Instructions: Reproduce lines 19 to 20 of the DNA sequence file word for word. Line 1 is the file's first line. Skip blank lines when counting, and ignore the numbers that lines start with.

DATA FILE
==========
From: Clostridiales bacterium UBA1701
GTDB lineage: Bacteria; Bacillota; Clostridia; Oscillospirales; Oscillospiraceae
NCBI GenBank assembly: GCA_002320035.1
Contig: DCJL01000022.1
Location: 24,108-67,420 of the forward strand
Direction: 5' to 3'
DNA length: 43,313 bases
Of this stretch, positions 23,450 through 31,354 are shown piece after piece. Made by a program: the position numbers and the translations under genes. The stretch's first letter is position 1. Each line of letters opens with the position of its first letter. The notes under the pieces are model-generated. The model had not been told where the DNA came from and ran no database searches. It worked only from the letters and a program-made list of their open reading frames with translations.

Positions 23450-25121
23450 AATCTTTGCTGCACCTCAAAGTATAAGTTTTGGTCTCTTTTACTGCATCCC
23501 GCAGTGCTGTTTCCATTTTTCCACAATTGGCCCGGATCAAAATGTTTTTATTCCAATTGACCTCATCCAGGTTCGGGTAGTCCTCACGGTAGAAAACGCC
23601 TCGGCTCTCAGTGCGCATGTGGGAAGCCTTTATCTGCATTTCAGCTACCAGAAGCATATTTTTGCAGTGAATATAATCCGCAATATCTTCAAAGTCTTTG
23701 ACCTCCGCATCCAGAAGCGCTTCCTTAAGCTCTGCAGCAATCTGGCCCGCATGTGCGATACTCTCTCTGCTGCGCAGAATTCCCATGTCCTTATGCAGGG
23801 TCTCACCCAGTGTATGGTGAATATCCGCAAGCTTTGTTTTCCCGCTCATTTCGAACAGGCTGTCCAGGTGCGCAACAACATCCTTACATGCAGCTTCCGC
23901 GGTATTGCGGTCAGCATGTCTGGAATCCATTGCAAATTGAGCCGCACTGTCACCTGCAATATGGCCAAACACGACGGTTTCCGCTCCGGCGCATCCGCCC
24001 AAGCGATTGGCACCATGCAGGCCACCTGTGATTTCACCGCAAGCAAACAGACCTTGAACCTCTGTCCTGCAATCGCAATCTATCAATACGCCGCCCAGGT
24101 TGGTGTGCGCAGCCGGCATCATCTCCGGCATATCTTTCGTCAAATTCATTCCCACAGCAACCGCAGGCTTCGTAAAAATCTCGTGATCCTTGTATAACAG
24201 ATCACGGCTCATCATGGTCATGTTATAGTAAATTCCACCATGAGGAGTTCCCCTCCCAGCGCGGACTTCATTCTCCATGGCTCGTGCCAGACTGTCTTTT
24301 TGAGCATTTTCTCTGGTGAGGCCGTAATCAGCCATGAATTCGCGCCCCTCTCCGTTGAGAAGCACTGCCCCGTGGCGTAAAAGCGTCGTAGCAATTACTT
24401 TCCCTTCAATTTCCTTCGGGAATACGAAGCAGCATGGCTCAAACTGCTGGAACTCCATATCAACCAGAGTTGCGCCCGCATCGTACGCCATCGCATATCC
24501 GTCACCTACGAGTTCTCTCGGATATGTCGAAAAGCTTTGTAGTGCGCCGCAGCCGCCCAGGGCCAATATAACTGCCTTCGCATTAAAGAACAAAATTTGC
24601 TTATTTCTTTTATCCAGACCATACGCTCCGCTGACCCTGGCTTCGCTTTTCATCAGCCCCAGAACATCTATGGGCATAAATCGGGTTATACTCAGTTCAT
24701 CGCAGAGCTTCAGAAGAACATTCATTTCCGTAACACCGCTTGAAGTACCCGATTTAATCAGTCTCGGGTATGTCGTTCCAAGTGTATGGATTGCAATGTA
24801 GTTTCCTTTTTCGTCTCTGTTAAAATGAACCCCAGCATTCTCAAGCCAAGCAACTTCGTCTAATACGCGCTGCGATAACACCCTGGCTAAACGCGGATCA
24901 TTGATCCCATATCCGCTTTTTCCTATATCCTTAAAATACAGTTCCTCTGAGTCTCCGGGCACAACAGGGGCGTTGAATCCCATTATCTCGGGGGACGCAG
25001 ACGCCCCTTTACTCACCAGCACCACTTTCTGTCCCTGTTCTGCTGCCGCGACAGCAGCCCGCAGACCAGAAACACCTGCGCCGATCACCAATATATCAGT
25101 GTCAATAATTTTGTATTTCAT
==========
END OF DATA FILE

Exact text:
24301 TGAGCATTTTCTCTGGTGAGGCCGTAATCAGCCATGAATTCGCGCCCCTCTCCGTTGAGAAGCACTGCCCCGTGGCGTAAAAGCGTCGTAGCAATTACTT
24401 TCCCTTCAATTTCCTTCGGGAATACGAAGCAGCATGGCTCAAACTGCTGGAACTCCATATCAACCAGAGTTGCGCCCGCATCGTACGCCATCGCATATCC